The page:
Plagiarism, though, is an unavoidable impediment in a designer’s life and already plagues the FTA brand. “A woman somehow managed to get hold of the image of my daughter Maliha at her wedding and someone told me that they saw the picture with an emboiderer in Karachi’s Kehkashan market. Women lift our images off the Internet and get them copied blatantly. I also see so many so-called fashion ateliers lifting my floral patterns and pastel colours and claiming them to be their own. It distresses me.”
The pastel rut
Distressing though it may be, this is precisely how fashion’s wheels work throughout the world: designs are created for exclusive circles by high-end designers and more economical, generic variations of them eventually filter down to the high street. Shouldn’t couturiers like FTA delve into newer design realms instead of bemoaning the plagiarism of their older designs?
“It’s precisely what we plan to do,” says Farah. “Pastel shades and florals are my USP and I don’t plan to give up on them. Instead, this year, I am going to tweak them into newer variations. I am delving into shades of rose-gold and ice-blue and working with new inspirations; imperialistic architecture, the tree of life and fine Wedgwood porcelain, for instance.”
Her lawn line-ups, though successful last year, were criticized for being pastel and floral explosions. Does she also plan to improvise with their design?
“Lawn is a tricky market where you have to walk the fine line between fashion-forward design and market-friendly aesthetics,” says Farah. “I refrain from using faces and animals in my prints simply because it alienates a large proportion of lawn-wearing women who feel that it is unreligious to wear these clothes. Not every designer is able to understand the intricacies of creating lawn and I am thankful that my debut line-ups were appreciated.”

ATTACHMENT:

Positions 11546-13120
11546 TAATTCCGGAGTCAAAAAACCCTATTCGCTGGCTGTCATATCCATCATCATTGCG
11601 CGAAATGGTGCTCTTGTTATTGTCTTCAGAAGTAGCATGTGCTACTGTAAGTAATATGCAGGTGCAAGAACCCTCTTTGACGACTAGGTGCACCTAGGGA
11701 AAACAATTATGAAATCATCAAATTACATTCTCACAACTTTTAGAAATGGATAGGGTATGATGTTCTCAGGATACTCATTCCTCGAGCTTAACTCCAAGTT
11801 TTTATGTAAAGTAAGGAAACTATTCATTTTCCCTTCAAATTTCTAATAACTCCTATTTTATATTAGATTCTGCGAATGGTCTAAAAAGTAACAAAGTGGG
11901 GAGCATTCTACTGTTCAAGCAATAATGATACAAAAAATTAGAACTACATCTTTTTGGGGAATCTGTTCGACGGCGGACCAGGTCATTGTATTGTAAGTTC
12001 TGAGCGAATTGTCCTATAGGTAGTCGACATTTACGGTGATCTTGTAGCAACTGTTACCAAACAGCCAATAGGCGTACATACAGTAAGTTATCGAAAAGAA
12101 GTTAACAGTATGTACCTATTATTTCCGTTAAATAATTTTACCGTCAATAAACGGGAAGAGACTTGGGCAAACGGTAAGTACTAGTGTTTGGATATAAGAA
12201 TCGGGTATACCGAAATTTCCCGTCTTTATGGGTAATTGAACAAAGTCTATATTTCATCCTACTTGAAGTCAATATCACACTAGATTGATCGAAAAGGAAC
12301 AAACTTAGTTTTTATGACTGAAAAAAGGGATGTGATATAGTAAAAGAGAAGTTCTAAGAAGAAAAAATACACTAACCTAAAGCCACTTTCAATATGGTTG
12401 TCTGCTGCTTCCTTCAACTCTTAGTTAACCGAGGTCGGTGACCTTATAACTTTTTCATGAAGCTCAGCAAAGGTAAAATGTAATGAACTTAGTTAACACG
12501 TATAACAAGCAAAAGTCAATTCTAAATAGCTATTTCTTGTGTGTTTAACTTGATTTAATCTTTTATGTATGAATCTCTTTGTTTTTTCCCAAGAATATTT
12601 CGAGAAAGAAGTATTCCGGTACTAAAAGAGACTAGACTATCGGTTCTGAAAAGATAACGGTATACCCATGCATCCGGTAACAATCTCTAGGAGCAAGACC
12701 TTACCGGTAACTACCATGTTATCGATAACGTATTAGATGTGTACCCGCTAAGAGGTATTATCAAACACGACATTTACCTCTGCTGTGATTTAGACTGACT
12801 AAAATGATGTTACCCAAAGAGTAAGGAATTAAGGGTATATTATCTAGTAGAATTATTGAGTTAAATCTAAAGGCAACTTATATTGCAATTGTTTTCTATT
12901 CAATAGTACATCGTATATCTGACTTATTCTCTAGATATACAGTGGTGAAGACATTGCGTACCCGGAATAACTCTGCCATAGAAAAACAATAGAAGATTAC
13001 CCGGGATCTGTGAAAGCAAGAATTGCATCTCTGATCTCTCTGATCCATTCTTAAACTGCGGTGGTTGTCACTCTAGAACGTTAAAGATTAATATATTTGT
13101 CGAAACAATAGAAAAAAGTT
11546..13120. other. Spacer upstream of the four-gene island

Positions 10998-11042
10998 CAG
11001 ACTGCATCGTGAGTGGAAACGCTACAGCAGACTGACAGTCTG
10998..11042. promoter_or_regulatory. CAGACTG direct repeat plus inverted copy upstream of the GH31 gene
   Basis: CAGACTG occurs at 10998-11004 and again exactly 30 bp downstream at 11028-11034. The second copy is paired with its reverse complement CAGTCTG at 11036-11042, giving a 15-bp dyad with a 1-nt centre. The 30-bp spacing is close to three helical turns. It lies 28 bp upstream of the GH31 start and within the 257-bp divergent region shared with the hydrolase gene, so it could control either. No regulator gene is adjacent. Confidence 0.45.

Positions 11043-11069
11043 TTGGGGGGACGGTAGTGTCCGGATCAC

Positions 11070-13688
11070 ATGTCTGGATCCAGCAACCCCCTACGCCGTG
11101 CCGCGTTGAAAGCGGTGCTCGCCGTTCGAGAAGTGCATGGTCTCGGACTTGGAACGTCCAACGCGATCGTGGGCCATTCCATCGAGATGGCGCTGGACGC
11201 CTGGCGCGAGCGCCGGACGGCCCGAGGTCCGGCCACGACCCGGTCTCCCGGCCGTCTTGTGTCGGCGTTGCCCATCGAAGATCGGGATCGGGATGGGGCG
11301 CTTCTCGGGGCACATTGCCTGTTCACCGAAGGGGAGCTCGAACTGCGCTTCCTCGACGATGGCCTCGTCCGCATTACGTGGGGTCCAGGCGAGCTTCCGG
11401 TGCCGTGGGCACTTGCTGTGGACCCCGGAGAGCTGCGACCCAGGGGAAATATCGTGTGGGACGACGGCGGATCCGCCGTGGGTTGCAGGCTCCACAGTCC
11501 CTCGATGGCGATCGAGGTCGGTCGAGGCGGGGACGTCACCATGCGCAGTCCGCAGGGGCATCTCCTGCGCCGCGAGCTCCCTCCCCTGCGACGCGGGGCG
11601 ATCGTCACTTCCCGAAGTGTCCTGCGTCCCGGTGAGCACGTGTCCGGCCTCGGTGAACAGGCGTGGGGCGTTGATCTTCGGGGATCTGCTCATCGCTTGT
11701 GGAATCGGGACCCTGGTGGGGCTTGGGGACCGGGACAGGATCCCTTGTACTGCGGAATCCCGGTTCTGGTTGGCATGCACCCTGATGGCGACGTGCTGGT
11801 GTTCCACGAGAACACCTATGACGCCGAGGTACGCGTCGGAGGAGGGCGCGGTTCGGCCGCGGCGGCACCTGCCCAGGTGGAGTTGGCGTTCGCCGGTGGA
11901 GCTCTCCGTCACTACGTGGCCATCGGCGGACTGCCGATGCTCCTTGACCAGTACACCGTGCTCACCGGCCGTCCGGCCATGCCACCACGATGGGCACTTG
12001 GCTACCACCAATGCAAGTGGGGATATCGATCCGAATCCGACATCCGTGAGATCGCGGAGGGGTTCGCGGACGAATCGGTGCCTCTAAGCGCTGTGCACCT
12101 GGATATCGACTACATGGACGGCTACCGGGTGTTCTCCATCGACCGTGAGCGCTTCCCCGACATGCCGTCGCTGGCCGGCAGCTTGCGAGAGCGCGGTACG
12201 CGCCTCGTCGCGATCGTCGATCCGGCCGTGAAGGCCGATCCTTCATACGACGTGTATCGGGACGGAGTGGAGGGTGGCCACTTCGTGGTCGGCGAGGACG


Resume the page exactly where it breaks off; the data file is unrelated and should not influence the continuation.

For her second innings in the lawn market, Farah does plan to bring in new design elements but she will no longer be doing so with LSM. Instead, the designer has become the Creative Director of Crimson, a new brand offering unstitched fabric and ready-to-wear for women. The unstitched lawn will launch in early summer while Crimson will begin opening shop from May onwards, setting its sights on popular malls.
“It’s all very exciting because we’re sourcing fabric from some of the best textile mills in the country, playing with interesting prints and the stores are set to open in some very coveted locations,” enthuses Maliha. “For a start, we’ve created 16 unstitched lawn suits and eight designs for ready-to-wear tunics. All stitched shirts will be priced under Rs 2500.”
The phenomenal pricing reminds one immediately of Sapphire, the retail wonder that’s taken the country by storm. Sapphire’s Creative Director, designer Khadijah Shah tackles the grueling challenge of designing ready-to-wear simultaneously for Sapphire as well as for her own label, Elan. Is the FTA team ready to face a similar predicament?
“We have decided to change our brand structure,” explains Maliha. “Our more economical designs will only be available at Crimson. The more expensive, slightly more formal prêt will continue to be manufactured under the FTA label. In this way, we won’t be undermining Crimson while simultaneously building our own brand.”
Fashion weeks, luxury lawn and plans to spearhead a glitzy new retail brand … this year is looking busy for FTA. Are we in for umpteen floral bouquets or will she steer her pleasingly pretty ethos towards newer, unique design? Farah promises the latter.